Managing the Student Visa Process: Interview with the Bridge Visa Expert

Our Admissions Coordinator, Joelle Begic, gets tons of questions from prospective students.  I recently interviewed her to learn more about her role at Bridge, the process of admissions and how to obtain a student visa. 

Amy: Tell me a little about yourself, Joelle.

Joelle: I have been working at Bridge for 1.5 years now. I started out as an Administrative Assistant and have been the Admissions Coordinator for about 1 year. I have a B.A. in Behavioral Science with a focus in Psychology, which makes this position a great fit for me.  I love working with all kinds of people.  I have recently been accepted into a Master’s program in Global Affairs, which ties in perfectly with what I do now and what I want to continue to do in the future.

Amy: What do you do day-to-day?  

Joelle: As Admissions Coordinator, I make sure students have the required documents needed to get a student visa and be accepted into our program.

Amy: What is the best part of your job?  

Joelle: I like being able to interact with and learn from people from all over the world.  This gives me insight into my own culture and provides me with a challenge that I really love.

Amy: What kind of visa should a student have to study at Bridge?

Since we are a school, we deal mostly with student visas (F1), not to be confused with an M1. Although we work with students on other visas, we always recommend that prospective students apply for an F1 visa in order to study full time.

Amy: Where should students apply for their student visa and what does that process look like?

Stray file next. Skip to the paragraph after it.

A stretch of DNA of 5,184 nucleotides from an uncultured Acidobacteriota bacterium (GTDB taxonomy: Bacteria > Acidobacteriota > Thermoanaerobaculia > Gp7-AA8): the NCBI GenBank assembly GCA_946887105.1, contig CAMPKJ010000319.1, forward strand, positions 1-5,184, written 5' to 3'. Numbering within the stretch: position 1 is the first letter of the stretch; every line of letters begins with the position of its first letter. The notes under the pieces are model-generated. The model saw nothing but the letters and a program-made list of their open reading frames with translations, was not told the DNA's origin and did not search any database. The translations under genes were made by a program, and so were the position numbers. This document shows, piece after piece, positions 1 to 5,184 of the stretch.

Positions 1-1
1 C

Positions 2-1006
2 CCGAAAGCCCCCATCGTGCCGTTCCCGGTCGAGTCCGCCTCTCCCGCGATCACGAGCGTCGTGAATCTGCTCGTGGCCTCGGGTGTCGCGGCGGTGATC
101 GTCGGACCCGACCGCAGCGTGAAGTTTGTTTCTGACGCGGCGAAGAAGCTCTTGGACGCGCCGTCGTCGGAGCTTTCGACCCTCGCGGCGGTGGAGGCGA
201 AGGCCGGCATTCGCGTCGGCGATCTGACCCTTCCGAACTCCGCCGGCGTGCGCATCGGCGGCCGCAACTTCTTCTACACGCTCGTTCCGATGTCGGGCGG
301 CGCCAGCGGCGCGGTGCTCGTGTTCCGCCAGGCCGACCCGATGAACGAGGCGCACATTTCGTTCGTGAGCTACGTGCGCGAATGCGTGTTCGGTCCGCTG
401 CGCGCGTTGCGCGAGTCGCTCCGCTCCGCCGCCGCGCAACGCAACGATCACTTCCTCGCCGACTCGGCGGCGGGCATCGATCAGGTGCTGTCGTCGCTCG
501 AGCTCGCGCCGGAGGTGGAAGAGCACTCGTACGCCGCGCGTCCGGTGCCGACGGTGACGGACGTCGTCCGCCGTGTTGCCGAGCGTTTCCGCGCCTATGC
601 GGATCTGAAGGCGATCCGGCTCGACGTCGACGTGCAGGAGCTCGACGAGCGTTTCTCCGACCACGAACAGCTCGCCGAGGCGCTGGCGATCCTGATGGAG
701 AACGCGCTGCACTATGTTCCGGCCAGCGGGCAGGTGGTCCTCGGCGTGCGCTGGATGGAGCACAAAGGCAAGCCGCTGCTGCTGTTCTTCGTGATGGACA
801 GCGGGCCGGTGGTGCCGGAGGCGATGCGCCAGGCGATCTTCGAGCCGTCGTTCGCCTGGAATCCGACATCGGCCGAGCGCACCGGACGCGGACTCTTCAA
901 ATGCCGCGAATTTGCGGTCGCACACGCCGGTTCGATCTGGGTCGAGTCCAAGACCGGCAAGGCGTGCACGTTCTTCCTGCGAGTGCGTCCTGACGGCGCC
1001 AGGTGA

Joelle: Students need to apply at the nearest embassy or consulate in their countries. They need to take the following 5 documents with them:

1. Proof of ability to pay– We recommend bringing a bank statement showing that you are financially able to pay for tuition and living expenses for you and any dependents.  You should also bring your school’s invoice with you to show tuition and other fees.

2. Proof of acceptance– This is the acceptance letter we send to every student in the mail with their I-20. A copy is also sent via email in case the hard copy is misplaced.

3. SEVIS payment of $200 and receipt– When you receive your I-20 in the mail, you will need to register your I-20 on the SEVIS website and print a receipt to confirm payment.

4. Original I-20 document– When you have your interview, you will need the original I-20 document that was sent to you in the mail. The interviewer will not accept a copy of this document and you will be asked to reschedule if you do not have the original.

5. Proof that you plan to return to your country– We recommend bringing a lease from your residence or a letter from your employer stating that you will come back to resume your duties on such and such date.  Proof of owning a family business or land will also show ties to your home country.

These are the main things the interviewer wants to see and, by not providing these documents, you may not get approved for a visa. Depending on what country you live in, the visa process could take anywhere from 4 weeks to 6 months (this also depends on how prepared you are for your interview). If you are denied a visa, always ask why because you may be able to change your situation and reapply in a few months.